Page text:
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  Sierra Magazine
  November/December 2008
Table of Contents
Ice Manliness Cometh
A Six-Dog-Power Engine
I (Heart) Snowshoeing
Skiing Yellowstone
Welcome Back to the World
Rotten Fish Tales
Big Fun in the Green Zone
Hey Mr. Green
Comfort Zone
Mixed Media
Last Words
Sierra Archives
About Sierra
Internships at Sierra
Advertising Information
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Sierra Magazine

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Lay of the Land

Playing Chicken | 2020 Vision | Low Bench Marks | WWatch | The Hidden Cost of Gas | Sprawl | Bold Strokes | Updates

Why Sprawl Is Hazardous to Your Health

1. It’s stressful. Thanks largely to sprawl, the average American driver spends 443 hours a year behind the wheel. (Federal Highway Administration; AAA Foundation for Traffic Safety)

2. It scars your lungs. All that driving pollutes the air, causing respiratory illnesses. When traffic was restricted in Atlanta during the 1996 Olympics, asthma-related emergencies dropped 42 percent. (Physicians for Social Responsibility; Sprawl Watch Clearinghouse)

3. It’s toxic. Suburban lawns are treated with more pesticides per acre than croplands, exposing residents to chemicals that can cause cancer and damage neurological and reproductive systems. (Environmental Media Services)

4. It spreads disease. As sprawl penetrates deeper into woodland clearings where deer thrive, deer-tick-borne Lyme disease has soared from 120 cases annually to almost 18,000 in the past 20 years. (Biodiversity Project; Lyme Disease Foundation)

5. It’s treacherous. Subdivisions are often built far from vital infrastructure like hospitals. Every minute a heart-attack victim waits for an ambulance reduces the chance of survival by 10 percent. (Biodiversity Project)

6. It pollutes your water. Each year, sprawl destroys 100,000 acres of pollutant-absorbing wetlands. (Sierra Club Challenge to Sprawl Campaign)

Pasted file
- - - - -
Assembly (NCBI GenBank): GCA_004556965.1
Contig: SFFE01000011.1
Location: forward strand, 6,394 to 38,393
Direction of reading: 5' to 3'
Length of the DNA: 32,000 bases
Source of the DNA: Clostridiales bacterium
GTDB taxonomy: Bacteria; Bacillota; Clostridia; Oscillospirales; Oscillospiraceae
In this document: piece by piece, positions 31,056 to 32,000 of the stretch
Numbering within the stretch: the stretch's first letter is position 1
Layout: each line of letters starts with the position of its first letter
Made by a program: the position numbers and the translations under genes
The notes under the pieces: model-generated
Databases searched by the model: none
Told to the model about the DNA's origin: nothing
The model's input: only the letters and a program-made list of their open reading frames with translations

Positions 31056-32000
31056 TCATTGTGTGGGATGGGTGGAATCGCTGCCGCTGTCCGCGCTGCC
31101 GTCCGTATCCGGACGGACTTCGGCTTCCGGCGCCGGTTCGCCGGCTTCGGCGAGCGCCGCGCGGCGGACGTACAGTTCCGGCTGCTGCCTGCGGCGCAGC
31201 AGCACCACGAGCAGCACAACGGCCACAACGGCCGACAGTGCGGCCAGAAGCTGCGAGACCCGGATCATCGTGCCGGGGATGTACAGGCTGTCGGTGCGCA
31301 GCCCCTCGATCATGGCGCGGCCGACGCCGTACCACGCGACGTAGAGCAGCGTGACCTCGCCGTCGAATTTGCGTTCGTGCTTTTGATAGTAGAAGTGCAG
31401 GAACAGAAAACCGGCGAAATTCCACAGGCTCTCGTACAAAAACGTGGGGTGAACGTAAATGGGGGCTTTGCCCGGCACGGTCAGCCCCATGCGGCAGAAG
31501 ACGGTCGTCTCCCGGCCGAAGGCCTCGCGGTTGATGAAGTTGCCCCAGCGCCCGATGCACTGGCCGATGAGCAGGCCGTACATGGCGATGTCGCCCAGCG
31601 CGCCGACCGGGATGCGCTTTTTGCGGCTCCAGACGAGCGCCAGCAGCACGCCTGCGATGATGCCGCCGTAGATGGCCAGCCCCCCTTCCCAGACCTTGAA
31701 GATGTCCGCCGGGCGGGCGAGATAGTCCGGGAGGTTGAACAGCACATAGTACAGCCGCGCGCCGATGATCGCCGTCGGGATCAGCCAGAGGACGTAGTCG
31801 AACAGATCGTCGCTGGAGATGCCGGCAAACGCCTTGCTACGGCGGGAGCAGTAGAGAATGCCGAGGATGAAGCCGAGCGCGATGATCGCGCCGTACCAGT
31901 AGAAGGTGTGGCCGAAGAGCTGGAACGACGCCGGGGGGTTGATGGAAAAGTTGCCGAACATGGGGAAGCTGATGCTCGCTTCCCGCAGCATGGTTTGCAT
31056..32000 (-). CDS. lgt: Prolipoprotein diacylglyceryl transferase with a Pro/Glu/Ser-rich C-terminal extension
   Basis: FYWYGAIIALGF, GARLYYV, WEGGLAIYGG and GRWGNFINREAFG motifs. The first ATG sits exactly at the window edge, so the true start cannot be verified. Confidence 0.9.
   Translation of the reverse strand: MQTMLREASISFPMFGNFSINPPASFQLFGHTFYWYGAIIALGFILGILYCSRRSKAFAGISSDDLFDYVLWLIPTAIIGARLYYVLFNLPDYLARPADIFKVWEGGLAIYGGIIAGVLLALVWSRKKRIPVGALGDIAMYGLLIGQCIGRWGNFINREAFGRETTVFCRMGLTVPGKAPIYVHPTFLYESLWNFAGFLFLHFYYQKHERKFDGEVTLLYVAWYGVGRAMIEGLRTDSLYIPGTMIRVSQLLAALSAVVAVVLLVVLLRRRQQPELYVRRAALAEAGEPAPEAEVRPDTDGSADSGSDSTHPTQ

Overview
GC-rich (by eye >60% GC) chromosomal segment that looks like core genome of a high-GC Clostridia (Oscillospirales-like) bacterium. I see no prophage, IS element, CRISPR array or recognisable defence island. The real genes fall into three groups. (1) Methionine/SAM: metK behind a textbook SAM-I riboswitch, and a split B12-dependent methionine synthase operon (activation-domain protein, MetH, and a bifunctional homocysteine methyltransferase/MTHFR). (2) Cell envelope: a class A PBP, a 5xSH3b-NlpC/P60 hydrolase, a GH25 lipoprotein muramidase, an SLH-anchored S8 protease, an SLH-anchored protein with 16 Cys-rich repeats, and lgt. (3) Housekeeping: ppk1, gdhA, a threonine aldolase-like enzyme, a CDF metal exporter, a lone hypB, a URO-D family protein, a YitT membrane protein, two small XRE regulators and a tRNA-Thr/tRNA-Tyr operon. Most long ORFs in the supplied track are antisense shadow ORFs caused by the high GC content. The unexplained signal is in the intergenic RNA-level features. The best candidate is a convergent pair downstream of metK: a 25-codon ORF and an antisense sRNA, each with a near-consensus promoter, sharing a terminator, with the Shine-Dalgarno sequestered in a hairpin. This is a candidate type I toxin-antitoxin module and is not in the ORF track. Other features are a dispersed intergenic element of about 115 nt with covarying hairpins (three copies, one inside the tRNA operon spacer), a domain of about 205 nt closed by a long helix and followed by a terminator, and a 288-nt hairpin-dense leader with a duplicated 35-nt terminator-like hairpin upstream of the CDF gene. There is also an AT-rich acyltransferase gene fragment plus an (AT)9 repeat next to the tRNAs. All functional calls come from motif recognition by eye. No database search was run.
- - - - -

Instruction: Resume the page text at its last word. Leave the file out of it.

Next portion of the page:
7. It limits your food choices. Locally produced food requires fewer pesticides and preservatives, but it becomes harder to find as sprawl destroys some half a million acres of farmland a year. (American Farmland Trust; USDA Economic Research Service)

8. It empties your wallet. Families in sprawling neighborhoods spend $1,300 more each year on transportation than those in denser areas. Wouldn’t you feel sick if you squandered your kids’ college tuition hauling them to kindergarten? (Surface Transportation Policy Project)

9. It can kill you. The more you have to drive the more likely you’ll be one of 43,000 annual traffic fatalities. (Sprawl Watch Clearinghouse)

10. It’s fattening. Carbound communities’ sedentary lifestyle has been linked to a 50 percent increase in obesity. Is it time to curb our appetite for development or for doughnuts? Probably both. (Washington Post, January 21, 2001; National Institute of Diabetes and Digestive and Kidney Diseases)

-- J.H.


AAA Foundation for Traffic Safety, “Aggressive Driving: Three Studies,” March 1997.

American Farmland Trust, “Farming on the Edge,” March 1997.

Biodiversity Project, “Making the Biodiversity-Sprawl Connection: Human Health Threats at a Glance,” December 2000.

Environmental Media Services, “Routes of Multiple Exposures to Pesticides.”

Federal Highway Administration, “Nationwide Personal Transportation Survey,” 1995.

Lyme Disease Foundation, Inc., “Cases of Lyme Disease Reported to the Centers For Disease Control, 1980 - 2002.”

National Geographic, “Urban Sprawl,” July 2001.

National Institute of Diabetes and Digestive and Kidney Diseases, “Statistics Related to Overweight and Obesity,” July 1996.

Physicians for Social Responsibility, “No Room to Breathe: Air Pollution and Primary Care Medicine.”

Sierra Club Challenge to Sprawl Campaign, “Sprawl Factsheet.”

Sprawl Watch Clearinghouse, “Creating A Healthy Environment: The Impact of the Built Environment on Public Health,” November 2001.

Surface Transportation Policy Project / Center for Neighborhood Technology, “Driven to $pend: The Impact of Sprawl on Household Transportation Expenses,” November 2000

USDA Economic Research Service, “Agricultural Resources and Environmental Indicators, 2000 (Section 1.1: Land Use),” September 2000.

Washington Post, “Suburbia’s Road to Weight Gain,” January 21, 2001.

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